Sunday, 13 December 2009

Rev. Fr John Antwerpen, C.SS.R. (1822-1853)

Father Van Antwerpen was at the first Mission given in Ireland in 1851 and he was the first of the band of missionaries to go to his reward. He died at Bishop Eton on the 19th of October 1853, how full of merits, our short notice will reveal.

Born in Endhoven, in Holland, on the 29th of January, 1822. He had the great blessing of pious parents, and he grew up under their eyes like another St Gerard. Before he had reached the age of seven he used to shed tears when he heard that anyone had offended God. When hardly six years old, one day he was missed from home. His parents looked for him everywhere and at last, after long search, found him in the Church. He was kneeling in a quiet corner, praying to Jesus in the Tabernacle.

We do not know what passed between him and the Divine Prisoner, but we do know that from his tenderest years, he did penance for sin, and strove to lead other children to practice piety. After his First Communion his devotion to the Blessed Sacrament grew more and more. Even in these early years he is known to have passed hours in prayer in the church.

In due course he made the ordinary studies in a college of his native town. Here he advanced in learning, and still more in virtue. About this time he resolved to lead a life of perfect chastity, and no persuasion could ever induce him to change his mind. He had always wished to consecrate himself to God in religion, but he knew not where.

The Blessed Mother of God, to whom he had always been most devout, led him to the Congregation of the Most Holy Redeemer. He received the Habit on the Feast of the Immaculate Conception in 1840. He made his profession on the same feast in 1841, a favour he won by prayer, for his health having given way, there would have been no hope humanly speaking of him making his profession in the Congregation.

He spent seven years in the house of Studies, at Wittem, living a life of great fervour, both when well and when ill; and was ordained priest in 1848. That same year he was sent to England. From the Monastery in Bishop Eton he went in 1851 to Limerick for the Mission in St John’s. There he inherited the name of good Father John, and was known by this title in the other Missions in which he took part. These were sixteen in all. The fervour with which he prayed, his devotion at the altar, the ardour with which he spoke especially of the Blessed Sacrament, impressed all who knew or heard him.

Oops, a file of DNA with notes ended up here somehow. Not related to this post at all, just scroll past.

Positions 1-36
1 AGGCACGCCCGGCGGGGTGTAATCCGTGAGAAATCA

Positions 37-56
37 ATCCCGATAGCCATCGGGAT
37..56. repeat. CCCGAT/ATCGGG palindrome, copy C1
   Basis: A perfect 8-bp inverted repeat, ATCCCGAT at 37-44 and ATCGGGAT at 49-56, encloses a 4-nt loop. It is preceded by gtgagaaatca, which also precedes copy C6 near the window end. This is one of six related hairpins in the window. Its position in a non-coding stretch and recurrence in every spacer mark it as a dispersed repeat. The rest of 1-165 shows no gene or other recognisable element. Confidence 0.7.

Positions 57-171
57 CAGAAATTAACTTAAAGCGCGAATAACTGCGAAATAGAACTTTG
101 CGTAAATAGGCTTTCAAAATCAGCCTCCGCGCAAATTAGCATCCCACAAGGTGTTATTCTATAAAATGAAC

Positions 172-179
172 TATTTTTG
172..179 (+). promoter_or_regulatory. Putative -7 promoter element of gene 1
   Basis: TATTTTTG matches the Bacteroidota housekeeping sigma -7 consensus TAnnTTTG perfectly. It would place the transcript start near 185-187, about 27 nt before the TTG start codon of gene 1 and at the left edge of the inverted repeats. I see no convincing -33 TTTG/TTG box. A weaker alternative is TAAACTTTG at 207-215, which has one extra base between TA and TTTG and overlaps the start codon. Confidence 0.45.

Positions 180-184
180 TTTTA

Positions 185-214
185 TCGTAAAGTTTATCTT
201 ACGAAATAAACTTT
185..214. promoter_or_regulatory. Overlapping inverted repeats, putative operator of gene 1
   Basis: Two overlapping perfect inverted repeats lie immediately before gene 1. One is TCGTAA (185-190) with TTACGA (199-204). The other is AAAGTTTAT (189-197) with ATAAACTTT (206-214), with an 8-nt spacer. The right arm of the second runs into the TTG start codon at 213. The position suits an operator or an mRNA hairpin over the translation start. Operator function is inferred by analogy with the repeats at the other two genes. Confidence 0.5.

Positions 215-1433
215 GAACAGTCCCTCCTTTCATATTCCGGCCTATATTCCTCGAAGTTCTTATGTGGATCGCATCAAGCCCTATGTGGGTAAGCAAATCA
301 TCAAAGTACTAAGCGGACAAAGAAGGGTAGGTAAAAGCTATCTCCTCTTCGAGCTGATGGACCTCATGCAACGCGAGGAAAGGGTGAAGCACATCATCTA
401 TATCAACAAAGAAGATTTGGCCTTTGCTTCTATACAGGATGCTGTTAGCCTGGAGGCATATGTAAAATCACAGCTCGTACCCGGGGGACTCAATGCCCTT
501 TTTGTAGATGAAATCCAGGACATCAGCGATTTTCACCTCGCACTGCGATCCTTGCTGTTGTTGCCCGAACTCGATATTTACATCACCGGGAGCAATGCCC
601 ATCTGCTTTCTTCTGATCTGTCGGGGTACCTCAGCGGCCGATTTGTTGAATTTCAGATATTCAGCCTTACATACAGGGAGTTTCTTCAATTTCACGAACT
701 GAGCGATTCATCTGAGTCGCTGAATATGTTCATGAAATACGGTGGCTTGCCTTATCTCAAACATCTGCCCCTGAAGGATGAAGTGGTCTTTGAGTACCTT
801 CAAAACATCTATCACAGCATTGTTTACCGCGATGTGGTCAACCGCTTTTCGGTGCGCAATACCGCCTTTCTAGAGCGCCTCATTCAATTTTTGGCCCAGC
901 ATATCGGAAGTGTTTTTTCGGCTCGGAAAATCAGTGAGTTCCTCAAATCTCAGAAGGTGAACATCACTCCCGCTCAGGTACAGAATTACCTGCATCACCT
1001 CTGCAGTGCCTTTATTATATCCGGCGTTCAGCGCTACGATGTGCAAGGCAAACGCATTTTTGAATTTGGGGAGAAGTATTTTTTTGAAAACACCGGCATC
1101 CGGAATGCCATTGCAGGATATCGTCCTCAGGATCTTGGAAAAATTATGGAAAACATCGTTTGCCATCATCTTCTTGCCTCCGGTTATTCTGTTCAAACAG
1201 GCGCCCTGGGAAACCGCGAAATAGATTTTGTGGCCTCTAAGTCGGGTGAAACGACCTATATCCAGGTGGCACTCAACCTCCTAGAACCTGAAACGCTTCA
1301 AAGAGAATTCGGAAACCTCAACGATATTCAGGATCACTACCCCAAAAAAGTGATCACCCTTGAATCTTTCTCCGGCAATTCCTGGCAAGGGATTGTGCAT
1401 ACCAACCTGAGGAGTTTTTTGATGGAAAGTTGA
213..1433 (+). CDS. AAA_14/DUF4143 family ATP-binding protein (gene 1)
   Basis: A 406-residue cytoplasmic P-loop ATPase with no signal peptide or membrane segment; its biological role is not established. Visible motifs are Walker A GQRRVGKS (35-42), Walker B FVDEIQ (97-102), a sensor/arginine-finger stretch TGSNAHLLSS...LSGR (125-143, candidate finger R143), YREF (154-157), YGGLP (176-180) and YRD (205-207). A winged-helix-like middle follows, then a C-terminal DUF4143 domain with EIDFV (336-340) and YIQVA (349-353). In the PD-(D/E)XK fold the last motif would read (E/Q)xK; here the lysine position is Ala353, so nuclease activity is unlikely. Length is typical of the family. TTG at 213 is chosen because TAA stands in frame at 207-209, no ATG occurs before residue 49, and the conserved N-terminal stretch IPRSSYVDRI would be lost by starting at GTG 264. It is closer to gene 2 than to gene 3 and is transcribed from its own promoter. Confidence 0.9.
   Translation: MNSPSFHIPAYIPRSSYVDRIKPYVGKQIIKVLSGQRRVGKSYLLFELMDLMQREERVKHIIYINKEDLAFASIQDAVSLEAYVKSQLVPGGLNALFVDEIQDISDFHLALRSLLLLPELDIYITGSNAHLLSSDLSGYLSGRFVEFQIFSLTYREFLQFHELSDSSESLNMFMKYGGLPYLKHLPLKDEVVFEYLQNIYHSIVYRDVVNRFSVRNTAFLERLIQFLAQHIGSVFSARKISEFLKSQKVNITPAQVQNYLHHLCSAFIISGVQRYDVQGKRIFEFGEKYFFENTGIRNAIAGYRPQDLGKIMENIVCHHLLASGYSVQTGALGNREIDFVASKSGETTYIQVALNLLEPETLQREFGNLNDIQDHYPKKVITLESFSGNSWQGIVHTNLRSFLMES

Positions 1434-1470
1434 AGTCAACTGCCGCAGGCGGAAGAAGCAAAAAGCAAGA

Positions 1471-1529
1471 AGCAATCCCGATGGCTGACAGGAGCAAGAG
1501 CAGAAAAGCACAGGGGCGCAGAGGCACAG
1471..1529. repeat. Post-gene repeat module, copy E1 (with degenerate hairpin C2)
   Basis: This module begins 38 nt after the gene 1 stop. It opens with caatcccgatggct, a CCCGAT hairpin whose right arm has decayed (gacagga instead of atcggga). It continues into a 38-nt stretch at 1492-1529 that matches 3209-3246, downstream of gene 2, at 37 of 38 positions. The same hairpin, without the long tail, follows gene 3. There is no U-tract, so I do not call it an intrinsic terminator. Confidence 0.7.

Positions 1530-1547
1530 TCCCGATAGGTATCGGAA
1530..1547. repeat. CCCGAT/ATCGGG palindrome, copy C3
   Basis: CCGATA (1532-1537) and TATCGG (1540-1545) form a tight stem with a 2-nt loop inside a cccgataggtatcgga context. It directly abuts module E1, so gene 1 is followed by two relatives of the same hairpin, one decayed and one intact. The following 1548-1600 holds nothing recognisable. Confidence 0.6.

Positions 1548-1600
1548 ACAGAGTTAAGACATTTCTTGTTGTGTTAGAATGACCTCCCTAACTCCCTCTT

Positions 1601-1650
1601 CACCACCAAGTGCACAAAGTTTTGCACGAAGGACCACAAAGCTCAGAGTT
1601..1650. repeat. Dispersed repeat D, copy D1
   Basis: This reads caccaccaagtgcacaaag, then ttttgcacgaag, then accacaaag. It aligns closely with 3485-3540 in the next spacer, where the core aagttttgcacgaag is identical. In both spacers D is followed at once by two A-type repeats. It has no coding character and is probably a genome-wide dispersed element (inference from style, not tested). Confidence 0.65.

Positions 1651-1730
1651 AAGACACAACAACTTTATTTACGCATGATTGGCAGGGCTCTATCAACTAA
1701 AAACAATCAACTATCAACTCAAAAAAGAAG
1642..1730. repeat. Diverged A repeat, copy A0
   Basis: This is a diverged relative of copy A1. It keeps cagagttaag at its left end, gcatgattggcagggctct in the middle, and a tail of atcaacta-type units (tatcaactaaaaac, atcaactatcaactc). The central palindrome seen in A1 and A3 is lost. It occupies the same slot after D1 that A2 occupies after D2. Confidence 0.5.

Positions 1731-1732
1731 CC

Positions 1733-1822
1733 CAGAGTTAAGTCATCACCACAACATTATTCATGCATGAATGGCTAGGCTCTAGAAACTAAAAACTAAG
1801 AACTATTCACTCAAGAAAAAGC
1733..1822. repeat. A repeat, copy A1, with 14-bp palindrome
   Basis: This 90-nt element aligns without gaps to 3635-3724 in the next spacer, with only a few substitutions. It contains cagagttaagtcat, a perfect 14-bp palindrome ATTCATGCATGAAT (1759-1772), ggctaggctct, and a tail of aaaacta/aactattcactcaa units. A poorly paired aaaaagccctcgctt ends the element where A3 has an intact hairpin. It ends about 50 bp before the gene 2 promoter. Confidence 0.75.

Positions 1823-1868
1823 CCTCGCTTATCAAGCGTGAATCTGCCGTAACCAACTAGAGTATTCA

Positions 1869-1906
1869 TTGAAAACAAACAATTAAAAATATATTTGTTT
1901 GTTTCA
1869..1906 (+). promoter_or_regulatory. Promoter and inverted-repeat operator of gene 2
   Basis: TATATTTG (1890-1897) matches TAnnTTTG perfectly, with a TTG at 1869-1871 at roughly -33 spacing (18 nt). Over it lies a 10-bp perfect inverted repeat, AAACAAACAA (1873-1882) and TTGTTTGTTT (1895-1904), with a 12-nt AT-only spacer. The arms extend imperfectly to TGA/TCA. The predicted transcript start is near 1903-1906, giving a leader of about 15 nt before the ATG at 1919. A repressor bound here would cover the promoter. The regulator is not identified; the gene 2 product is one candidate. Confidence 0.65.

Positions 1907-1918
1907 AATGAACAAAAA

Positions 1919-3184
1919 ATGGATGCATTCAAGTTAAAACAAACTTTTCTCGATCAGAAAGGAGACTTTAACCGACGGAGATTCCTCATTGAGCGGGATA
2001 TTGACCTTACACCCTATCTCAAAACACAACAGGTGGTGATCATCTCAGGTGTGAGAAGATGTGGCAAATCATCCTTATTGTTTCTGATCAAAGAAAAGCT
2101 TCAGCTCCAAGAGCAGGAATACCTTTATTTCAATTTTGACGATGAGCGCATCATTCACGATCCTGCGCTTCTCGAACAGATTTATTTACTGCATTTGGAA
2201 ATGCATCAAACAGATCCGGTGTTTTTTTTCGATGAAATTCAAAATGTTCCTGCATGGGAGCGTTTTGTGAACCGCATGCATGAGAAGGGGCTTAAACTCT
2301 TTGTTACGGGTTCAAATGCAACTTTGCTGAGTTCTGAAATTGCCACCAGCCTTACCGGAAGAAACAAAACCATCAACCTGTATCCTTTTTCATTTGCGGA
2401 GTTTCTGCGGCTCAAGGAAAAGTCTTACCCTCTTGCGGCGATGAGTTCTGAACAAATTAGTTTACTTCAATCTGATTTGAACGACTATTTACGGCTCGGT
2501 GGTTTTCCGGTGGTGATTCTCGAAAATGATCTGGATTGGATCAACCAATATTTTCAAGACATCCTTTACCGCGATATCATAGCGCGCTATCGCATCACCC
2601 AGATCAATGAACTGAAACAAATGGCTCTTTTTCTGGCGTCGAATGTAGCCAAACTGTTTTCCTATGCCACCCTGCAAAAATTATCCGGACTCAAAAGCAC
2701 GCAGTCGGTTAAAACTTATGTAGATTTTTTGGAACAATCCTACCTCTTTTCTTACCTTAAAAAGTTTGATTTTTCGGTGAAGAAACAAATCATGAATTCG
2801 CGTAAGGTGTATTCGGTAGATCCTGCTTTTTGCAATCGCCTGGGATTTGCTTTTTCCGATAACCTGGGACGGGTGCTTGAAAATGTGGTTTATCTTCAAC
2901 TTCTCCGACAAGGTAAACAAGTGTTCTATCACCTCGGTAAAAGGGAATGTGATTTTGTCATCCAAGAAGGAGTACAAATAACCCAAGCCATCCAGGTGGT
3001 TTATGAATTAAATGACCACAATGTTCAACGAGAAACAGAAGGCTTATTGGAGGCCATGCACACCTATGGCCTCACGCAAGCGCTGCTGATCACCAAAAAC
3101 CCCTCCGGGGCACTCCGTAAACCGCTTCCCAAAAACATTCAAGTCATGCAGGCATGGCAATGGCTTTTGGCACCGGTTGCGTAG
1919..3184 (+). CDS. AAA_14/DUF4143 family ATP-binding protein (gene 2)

We cannot dwell on the power that God had given him to touch the hearts of sinners. In Letterkenny, for example, so great and evident was the change which he effected in the Ribbon-man that his Lordship the Bishop said, while shedding tears, “I never expected to see with my own eyes so great a blessing of God. “ All in the town and neighbourhood were converted. His simplicity and innocence drew every soul to him. But his heart went out especially to the poor and afflicted. He never measured his strength, which we know was not great, but worked as if he were one of the most robust.

His last Mission was in Wexford. Before leaving that town, when some said to him, “We shall soon see you again at the Renewal,” he raised his eyes to heaven and said, “No no …. I hope then to be in a better place.” He was indeed, worn out, and his superiors sent him home to Bishop Eton to rest. He knew that it was to be for a long rest, and he occupied himself only about his last journey. As he grew weaker the doctor was called in. The physician assured everyone that there was no danger and that the Father would soon be quite well. When he had left Father John said to his confessor, “Father, do not be deceived, I am certain that the time of my dissolution is at hand.” How can you know that:” asked the confessor, “your illness is not dangerous.” He then related how he had prayed that he might die when he had attained the age of our Blessed Lord. “My time,” he said, “is come and I feel that I shall soon die from this illness.

Soon the slight illness turned into typhoid fever. It made such progress that the last Sacraments were administered to him on the Feast of the Purity of the Blessed Virgin, that feast on which two years before he was present at the opening of the first Mission in St John’s. He received the Holy Viaticum on the 19th of October. From henceforth he was so weak that he could only say, O charity! O blessed sweetness!” He frequently pronounced the names of Jesus, Mary, and Joseph.

After night prayers the Community surrounding his bed said the prayers for the agonising, to which they added the Litany of our Lady’s Sorrow’s. When they came to the words: “Lamb of God who takest away the sins of the world, spare him through our Blessed mother of Sorrows,” his most innocent and beautiful soul took, we confidently hope, its flight to heaven. Throughout life his presence brought a blessing wherever he went. †

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